Preparing a loved one for treatment is a daunting task. For so long, the battle in the war against addiction and alcoholism has ruled their lives. Exhausted and depleted, they are likely scared to enter a period of such incredible change. As a parent or a family member, the promises can fall short. After all, for so long, it wasn’t that bad. Arguably, drugs and alcohol likely brought a great amount of joy to someone’s life, until it didn’t anymore.
In an effort to continue the production of pleasurable dopamine, the brain will send all kinds of messages convincing someone otherwise about this whole recovery thing.
Recovery is a Gift
“There’s still fun to be had!”
“We can do better this time.”
“We have this under control, who needs treatment?”
“They’re going to make us talk about our feelings!”
These and other rejections will be flying across the mental-visual ticker like incoming headlines for a breaking news story. Not having gone through the process of leaving drugs and alcohol behind, it can be difficult to convey what is about to happen when someone makes the decision to receive psychological and clinical care for their addiction. Though it may seem like a burden, punishment, or even low point of shame for a loved one, everyone else knows that getting to this point is nothing less than an absolute gift.
Seeing recovery as a gift is not always easy when shame and guilt have convinced a loved one suffering from addiction that they are worthless, especially worth less than someone who is receiving these gifts, let alone something called recovery. When someone makes great effort to change their lives, they alter more than just the thing it is they are looking to improve. Getting clean and sober from drugs and alcohol is about so much more than simply stopping the use of substances and cleaning out the body.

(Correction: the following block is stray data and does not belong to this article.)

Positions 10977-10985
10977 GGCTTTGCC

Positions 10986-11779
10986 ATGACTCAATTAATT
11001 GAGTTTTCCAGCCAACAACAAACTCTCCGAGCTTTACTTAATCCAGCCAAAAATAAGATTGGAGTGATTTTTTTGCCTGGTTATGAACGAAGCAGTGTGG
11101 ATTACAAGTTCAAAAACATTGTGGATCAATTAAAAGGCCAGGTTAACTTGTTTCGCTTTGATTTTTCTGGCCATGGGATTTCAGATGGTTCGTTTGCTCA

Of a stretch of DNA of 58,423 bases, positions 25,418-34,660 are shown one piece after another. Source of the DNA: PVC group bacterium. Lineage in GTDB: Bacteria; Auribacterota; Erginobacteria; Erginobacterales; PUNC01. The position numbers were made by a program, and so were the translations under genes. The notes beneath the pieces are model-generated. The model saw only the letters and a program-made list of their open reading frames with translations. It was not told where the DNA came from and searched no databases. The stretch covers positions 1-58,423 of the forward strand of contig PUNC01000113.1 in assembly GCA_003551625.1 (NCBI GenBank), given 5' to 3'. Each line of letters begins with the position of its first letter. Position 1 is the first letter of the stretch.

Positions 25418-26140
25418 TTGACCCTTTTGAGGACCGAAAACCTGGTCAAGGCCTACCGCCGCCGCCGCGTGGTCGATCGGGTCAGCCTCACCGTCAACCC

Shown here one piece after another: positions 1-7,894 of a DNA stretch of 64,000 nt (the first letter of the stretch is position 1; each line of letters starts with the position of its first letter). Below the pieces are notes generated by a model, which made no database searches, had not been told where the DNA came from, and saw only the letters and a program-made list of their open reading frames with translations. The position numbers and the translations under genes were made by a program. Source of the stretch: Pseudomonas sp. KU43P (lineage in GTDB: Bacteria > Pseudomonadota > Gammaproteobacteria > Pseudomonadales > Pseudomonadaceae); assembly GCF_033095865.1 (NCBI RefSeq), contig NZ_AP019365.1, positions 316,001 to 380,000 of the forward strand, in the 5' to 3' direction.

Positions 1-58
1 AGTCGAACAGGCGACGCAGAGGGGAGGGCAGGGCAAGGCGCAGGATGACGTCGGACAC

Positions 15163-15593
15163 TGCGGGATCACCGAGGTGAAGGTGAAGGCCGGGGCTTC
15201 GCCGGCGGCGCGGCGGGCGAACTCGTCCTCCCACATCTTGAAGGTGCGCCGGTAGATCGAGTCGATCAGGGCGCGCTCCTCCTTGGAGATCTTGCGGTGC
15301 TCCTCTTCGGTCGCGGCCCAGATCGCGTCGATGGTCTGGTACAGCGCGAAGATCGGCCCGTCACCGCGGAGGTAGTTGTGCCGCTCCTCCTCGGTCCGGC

Recovery is a gift of learning how to understand one’s own self, redefine that person, and help that new person be loved. Endless possibilities come with recovery that could not even be conceived in the beginning stages of hitting bottom. Like a most treasured holiday present, recovery will come to be valued and meticulously cared for. Most people don’t enjoy losing their favorite thing. When someone accepts the gift of recovery, they will find that losing it to return to drugs and alcohol is something they earnestly want to learn not to do.
At the Center for Life Change in Temecula, we teach our patients how to care for their recovery by educating them on relapse prevention, and manageability. We believe in life transformation, not just getting clean. Call 951-775-4000 for more information.